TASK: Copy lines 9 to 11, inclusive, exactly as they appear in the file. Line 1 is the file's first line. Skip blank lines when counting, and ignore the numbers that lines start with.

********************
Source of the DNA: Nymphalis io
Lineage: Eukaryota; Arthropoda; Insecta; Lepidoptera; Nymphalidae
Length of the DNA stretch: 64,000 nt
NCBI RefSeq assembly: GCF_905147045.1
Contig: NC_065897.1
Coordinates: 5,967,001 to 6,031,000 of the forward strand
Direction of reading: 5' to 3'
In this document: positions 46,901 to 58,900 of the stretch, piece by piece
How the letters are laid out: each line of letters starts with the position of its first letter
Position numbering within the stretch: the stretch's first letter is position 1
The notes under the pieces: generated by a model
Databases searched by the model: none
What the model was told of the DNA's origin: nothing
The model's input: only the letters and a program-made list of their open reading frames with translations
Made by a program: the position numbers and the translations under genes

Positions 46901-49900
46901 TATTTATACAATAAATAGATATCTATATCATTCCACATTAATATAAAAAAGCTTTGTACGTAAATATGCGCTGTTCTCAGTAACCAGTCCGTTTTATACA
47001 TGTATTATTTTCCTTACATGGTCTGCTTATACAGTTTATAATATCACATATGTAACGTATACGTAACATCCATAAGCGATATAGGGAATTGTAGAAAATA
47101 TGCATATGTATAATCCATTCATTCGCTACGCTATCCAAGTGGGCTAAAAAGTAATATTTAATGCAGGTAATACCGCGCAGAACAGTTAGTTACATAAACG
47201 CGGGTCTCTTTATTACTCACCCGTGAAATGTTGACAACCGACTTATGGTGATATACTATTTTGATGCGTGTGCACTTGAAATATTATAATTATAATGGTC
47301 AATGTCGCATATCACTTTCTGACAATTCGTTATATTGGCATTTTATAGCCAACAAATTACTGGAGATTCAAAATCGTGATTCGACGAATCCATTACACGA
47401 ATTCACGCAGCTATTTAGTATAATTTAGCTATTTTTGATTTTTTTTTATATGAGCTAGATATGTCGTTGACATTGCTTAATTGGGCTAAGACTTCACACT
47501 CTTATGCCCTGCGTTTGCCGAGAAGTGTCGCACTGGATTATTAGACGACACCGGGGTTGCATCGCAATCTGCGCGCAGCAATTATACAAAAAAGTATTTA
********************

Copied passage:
How the letters are laid out: each line of letters starts with the position of its first letter
Position numbering within the stretch: the stretch's first letter is position 1
The notes under the pieces: generated by a model